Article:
CPTPP partner: New Zealand
The Comprehensive and Progressive Agreement for Trans-Pacific Partnership (CPTPP) is a trading block that represents 495 million people with a combined gross domestic product of CAD $13.5 trillion – a full 13.5% of global GDP. Through the CPTPP, Canada will soon have preferential access to half a billion consumers in the world’s most dynamic and fast-growing market – a move that will strengthen Canadian businesses, grow the economy, and create more well-paying jobs for middle class Canadians.
Why New Zealand matters
- Canada was New Zealand’s top foreign investor in 2015 and second largest over the three-year period ending in 2016.
- Canadian companies are investing in New Zealand commercial property, agricultural farm markets, financial sector, oil and gas, information and communication technology, and retail sectors.
Canada-New Zealand trade snapshot
Top Canadian Exports to New Zealand (2015-2017 average, $CAD)
Canada's Top Exports to New Zealand (2015-2017 average, $CAD)
- Total value of exports to New Zealand: $468,000,000
- Forest products and value-added wood products: $89,000,000
- Agricultural products (including frozen pork, pet food and condiments): $87,000,000
- Industrial machinery: $68,000,000
- Metals and minerals: $45,000,000
- Fertilizer: $37,000,000
Key facts and figures
Canada-New Zealand trade
- Canadian merchandise exports: $468 million (2015-2017 average)
- Canadian merchandise imports: $684 million (2015-2017 average)
- Canadian service exports (2016): $230 million
- Canadian service imports (2016): $244 million
Canada-New Zealand tourism
- In 2016, Canada welcomed over 60,000 visitors from New Zealand.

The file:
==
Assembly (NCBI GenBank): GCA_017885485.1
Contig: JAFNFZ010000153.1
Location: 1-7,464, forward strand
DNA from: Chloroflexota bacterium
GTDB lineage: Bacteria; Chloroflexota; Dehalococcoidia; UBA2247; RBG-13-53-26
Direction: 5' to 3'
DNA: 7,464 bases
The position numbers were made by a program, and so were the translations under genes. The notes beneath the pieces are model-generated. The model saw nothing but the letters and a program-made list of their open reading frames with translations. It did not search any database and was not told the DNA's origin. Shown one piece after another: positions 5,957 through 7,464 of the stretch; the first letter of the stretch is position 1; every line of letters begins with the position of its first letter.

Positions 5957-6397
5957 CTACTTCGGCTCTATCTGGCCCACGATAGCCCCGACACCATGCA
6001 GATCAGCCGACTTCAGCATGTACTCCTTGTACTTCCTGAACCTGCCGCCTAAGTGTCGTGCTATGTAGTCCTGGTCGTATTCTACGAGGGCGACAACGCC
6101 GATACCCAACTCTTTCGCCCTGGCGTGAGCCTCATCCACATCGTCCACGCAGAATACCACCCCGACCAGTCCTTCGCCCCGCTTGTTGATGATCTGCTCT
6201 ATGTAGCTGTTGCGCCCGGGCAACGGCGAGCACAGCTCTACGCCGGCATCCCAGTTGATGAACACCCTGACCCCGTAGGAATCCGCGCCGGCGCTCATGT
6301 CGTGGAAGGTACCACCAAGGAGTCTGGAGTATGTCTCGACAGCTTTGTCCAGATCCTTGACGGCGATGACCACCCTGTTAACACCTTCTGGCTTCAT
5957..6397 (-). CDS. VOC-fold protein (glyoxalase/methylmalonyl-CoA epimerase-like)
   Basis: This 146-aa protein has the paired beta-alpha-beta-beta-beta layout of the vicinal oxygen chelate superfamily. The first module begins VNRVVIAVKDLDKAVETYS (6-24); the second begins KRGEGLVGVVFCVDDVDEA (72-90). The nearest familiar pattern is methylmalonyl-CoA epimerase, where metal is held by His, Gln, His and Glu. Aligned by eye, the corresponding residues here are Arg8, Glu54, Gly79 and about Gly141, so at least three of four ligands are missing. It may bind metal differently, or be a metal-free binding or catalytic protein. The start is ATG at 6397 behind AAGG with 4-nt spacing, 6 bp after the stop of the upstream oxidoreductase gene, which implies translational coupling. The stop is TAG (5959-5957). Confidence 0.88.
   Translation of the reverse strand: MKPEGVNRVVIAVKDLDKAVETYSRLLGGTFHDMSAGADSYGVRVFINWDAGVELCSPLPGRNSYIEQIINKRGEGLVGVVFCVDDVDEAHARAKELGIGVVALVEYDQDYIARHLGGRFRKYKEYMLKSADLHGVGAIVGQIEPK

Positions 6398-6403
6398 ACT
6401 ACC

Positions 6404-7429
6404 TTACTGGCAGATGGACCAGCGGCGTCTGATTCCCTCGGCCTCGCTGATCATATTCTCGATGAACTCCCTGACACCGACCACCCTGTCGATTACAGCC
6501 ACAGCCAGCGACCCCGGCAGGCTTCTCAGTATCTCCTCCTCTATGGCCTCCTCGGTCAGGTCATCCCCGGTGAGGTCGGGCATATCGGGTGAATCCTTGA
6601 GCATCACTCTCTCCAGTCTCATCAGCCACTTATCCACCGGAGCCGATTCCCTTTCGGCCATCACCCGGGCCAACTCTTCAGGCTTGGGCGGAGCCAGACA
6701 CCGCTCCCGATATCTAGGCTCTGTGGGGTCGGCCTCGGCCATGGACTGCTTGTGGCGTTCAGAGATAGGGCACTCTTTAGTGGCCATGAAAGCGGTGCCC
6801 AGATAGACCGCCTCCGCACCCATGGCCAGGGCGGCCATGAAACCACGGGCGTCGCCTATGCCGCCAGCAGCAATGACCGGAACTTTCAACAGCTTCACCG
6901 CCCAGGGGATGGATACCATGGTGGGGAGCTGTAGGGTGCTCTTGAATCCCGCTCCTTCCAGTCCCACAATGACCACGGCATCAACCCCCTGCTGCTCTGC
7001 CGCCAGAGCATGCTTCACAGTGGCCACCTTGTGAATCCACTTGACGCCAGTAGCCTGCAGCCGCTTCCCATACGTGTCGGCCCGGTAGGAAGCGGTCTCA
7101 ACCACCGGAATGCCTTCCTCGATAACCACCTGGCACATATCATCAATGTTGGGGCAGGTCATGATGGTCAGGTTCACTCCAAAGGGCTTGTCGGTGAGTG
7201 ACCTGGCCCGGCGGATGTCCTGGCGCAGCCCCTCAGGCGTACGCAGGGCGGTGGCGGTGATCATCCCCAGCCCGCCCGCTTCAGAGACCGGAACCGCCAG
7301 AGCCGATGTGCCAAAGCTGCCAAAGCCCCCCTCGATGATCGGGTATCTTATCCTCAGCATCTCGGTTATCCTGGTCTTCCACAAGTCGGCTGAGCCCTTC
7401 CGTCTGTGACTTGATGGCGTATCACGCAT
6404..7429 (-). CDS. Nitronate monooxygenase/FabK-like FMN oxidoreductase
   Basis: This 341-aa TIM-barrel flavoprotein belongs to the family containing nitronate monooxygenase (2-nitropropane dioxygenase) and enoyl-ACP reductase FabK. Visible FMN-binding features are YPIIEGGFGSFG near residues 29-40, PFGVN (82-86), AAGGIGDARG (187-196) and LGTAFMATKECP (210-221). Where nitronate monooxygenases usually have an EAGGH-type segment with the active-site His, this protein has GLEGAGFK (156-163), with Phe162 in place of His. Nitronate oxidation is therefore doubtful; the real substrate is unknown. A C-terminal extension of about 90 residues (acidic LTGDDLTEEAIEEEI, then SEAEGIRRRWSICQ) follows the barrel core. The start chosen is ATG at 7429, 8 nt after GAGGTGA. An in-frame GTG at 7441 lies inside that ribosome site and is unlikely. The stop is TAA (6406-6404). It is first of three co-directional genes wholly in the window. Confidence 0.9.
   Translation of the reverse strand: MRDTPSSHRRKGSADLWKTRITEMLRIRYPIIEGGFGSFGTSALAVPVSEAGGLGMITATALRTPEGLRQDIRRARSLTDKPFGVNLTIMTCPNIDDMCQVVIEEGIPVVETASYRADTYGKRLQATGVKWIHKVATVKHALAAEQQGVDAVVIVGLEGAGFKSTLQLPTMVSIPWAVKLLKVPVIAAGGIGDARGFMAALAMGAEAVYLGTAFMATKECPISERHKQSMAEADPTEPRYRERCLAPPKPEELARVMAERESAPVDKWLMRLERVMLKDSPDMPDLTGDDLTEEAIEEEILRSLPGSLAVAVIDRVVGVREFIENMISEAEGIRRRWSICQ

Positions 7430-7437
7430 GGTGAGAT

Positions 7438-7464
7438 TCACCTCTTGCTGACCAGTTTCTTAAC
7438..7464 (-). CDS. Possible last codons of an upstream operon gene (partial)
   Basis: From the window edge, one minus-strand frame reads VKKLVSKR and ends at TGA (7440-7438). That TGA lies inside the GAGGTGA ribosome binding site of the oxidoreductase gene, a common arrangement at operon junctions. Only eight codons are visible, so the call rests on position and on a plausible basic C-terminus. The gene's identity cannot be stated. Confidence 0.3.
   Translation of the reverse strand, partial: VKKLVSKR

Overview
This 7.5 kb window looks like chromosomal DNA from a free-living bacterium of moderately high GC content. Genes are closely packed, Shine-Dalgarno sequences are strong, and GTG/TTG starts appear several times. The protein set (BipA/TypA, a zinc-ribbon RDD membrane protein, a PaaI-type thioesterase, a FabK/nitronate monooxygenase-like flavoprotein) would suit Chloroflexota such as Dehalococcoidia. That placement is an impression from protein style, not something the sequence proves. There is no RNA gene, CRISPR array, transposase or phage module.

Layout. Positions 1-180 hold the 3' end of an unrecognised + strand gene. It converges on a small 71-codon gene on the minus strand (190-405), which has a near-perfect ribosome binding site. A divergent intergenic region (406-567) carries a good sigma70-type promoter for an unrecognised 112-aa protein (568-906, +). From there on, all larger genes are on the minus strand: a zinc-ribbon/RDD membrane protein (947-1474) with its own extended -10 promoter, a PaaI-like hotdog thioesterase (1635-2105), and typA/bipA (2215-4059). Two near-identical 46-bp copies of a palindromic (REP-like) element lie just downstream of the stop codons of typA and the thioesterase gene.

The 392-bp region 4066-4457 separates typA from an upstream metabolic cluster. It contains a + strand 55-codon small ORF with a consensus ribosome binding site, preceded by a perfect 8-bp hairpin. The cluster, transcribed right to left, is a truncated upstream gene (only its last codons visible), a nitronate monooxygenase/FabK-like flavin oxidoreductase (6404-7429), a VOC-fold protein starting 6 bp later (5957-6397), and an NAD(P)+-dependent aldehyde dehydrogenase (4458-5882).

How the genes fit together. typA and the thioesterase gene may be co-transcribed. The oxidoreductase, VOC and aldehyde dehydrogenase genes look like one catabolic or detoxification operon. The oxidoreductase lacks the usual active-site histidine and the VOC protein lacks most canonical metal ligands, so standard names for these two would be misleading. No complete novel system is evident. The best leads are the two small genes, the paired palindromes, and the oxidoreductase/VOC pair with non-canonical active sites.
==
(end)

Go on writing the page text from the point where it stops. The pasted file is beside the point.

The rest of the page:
Canada’s top merchandise imports from New Zealand (2015-2017 average)
- Agricultural products (including frozen beef, wine, frozen sheep meat): $501 million
- Industrial machinery: $55 million
- Electronic and electrical machinery and equipment: $28 million
- Medical devices and pharmaceuticals: $27 million
- Fish and seafood products: $19 million
Canada’s imports of services from New Zealand (2016)
- Travel: $157 million
- Transportation and government: $61 million
- Commercial: $26 million
Canada’s top merchandise exports to New Zealand (2015-2017 average)
- Forest products and value-added wood products: $89 million
- Agricultural products (including frozen pork, pet food and condiments): $87 million
- Industrial machinery: $68 million
- Metals and minerals: $45 million
- Fertilizer: $37 million
Canada’s exports of services to New Zealand (2016)
- Travel: $126 million
- Transportation and government: $54 million
- Commercial: $49 million
How the CPTPP helps Canada-New Zealand trade and investment
- The CPTPP will strengthen the rules-based trading environment and provide enhanced market access for exporters to, and investors in, New Zealand.
- The CPTPP will establish duty-free access for trade in goods between Canada and New Zealand, eliminating tariffs for key Canadian exports, including:
- agricultural products:
- pork (tariffs of 5% will be eliminated within two years)
- prepared potatoes, including french fries (tariff of 5% will be eliminated upon entry into force) and
- ice wine (tariff of 5% will be eliminated upon entry into force)
- fish and seafood products:
- lobster (tariffs of up to 5% will be eliminated upon entry into force) and
- fish fats and oils (tariffs of 5% will be eliminated upon entry into force)